Sunday, May 30, 2010
Is it true that Cubans really like to eat? I know they like a strong tiny cup of coffee. I have a Cuban American friend and geocacher who recently hid several food-related caches in the Metropolitano Park overlooking Quito. I really liked Media Noche (GC24HP0) because it was well hidden and the prize was a recipe for a Cuban sandwich of the same name. I brought it home and that very day, twelve hours off the mark, my wife prepared the sandwich. It was great. I recommend you find the cache and that you fix up a Media Noche for yourself. If you can't travel to Ecuador, google it for the recipe and make your own. Imagine: cheese, pork, ham and a special mustard sauce. Good eating!
Sunday, May 23, 2010
When I came to Cusco several years ago I thought there were some geocaches out in the Sacred Valley. I guess they've been muggled and removed. I was disappointed. We traveled from the high plains (altiplano) town of Juliaca by bus one evening, arriving in the rainy city of Cuzco. We spent the next day visiting with friends. On Monday we had a day to ourselves. We hired a tour and went out to the Sacred Valley. What an experience. Our first stop was Chinchero village, a small town with many Inca ruins and artisan shops. It was fun but the real fun for me were the ruins we'd see later. We saw the Inca ruins at Ollantaytambo with the many terraces climbing up the side of a mountain. We had a good meal at noon in one of the towns. Upon leaving town we got word that there had been a landslide that killed some people in Pisac. We had hoped to see the ruins there but could not get through. Recent floods had washed out one of the bridges as well. We back tracked to Moray, where the guide said the Inca had established an agricultural experimental center. There we found the amphitheater-like location. We climbed down into it and were amazed at the construction. We had a great day. I wish there had been some caches in the area!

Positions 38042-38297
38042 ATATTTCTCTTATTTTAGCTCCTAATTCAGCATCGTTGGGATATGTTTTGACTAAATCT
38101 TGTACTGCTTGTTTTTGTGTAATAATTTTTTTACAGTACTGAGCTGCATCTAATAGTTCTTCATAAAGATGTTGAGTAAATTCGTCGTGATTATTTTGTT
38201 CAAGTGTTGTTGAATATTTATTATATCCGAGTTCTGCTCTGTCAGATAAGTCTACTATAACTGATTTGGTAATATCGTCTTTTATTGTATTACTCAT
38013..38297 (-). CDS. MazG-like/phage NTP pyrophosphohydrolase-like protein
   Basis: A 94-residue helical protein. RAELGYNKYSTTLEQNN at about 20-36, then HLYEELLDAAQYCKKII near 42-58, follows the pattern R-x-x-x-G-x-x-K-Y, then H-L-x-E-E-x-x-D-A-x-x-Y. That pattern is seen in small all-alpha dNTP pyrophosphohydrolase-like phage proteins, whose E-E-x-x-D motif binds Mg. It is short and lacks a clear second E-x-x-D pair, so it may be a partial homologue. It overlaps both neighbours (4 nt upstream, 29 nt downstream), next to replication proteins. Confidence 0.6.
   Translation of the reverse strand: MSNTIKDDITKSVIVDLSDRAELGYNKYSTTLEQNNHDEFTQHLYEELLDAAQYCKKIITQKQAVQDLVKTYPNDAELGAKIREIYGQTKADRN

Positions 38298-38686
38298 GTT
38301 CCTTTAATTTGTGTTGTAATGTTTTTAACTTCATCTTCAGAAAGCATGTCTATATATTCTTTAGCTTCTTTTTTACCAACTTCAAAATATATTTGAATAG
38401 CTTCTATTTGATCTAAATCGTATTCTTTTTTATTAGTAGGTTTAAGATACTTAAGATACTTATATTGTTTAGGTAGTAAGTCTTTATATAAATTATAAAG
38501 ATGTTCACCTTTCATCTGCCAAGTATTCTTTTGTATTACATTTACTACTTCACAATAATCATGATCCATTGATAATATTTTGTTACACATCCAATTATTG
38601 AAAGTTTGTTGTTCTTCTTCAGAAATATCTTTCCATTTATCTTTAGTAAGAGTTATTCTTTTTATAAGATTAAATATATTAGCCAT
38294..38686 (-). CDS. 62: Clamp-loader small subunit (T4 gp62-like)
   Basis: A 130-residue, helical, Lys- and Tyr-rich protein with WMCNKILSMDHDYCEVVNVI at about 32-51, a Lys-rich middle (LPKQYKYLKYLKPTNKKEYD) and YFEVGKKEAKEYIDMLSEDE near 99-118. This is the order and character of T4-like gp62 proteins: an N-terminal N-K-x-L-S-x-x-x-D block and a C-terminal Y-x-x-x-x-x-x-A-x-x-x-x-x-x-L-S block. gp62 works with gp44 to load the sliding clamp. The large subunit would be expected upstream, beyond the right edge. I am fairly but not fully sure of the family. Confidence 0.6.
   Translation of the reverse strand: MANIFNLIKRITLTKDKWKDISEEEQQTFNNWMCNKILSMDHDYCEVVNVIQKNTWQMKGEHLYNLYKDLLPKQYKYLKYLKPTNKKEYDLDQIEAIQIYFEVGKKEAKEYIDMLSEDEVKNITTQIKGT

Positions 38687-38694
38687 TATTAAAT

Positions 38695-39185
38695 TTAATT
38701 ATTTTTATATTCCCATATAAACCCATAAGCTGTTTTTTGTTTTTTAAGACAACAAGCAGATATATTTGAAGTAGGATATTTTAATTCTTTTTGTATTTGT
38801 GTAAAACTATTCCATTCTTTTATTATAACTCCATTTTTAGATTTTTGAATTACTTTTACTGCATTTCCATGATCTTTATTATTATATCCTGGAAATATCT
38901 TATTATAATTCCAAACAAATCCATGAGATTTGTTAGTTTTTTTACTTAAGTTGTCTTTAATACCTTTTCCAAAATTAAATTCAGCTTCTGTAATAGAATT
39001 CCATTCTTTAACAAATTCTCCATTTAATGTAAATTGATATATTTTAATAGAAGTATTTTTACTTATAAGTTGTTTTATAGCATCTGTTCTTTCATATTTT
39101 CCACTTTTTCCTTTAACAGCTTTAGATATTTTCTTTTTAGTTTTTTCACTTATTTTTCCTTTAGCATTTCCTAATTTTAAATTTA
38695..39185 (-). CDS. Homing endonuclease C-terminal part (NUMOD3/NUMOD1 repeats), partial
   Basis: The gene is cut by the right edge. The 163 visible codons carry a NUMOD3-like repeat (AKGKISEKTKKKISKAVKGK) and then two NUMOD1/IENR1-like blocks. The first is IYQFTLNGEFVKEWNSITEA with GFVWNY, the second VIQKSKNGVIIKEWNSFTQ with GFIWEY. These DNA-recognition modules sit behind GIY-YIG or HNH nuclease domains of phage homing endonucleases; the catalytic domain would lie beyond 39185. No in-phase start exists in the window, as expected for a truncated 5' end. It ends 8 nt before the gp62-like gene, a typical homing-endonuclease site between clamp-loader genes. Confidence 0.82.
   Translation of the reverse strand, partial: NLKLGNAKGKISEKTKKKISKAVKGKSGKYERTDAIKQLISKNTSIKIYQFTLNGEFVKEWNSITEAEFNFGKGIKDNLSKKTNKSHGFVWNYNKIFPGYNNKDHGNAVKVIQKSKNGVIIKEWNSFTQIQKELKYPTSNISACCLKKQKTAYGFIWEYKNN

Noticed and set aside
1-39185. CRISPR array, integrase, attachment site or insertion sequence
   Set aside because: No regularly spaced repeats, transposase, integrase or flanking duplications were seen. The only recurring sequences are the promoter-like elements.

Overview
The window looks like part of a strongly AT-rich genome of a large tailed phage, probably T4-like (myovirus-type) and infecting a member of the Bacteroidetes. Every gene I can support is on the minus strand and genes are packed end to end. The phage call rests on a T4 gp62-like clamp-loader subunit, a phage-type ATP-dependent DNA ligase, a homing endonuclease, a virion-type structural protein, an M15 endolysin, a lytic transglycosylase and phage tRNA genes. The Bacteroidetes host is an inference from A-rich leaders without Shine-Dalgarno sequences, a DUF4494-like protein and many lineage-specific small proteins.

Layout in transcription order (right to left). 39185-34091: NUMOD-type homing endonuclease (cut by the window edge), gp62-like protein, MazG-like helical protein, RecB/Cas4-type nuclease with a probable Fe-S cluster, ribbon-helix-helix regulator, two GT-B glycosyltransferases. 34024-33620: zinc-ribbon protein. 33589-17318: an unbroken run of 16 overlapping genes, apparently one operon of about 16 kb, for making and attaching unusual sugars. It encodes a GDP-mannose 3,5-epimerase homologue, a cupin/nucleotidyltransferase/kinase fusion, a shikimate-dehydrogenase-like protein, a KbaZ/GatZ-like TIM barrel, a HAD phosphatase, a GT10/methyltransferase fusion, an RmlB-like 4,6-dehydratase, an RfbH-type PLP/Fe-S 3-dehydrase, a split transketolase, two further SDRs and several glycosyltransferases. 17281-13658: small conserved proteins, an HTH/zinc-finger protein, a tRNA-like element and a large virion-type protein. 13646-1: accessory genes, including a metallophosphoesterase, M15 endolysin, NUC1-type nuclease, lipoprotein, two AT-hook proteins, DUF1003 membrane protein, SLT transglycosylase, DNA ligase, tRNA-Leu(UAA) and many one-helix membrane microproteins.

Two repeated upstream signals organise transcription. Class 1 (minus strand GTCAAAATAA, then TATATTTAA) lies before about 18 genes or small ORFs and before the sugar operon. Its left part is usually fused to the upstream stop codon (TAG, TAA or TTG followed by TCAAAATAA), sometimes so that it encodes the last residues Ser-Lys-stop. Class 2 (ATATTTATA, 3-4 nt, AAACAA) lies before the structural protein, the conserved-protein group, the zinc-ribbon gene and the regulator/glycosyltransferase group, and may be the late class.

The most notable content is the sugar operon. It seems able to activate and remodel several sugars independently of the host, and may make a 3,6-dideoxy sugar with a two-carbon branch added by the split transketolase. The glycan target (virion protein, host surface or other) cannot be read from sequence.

Sunday, May 16, 2010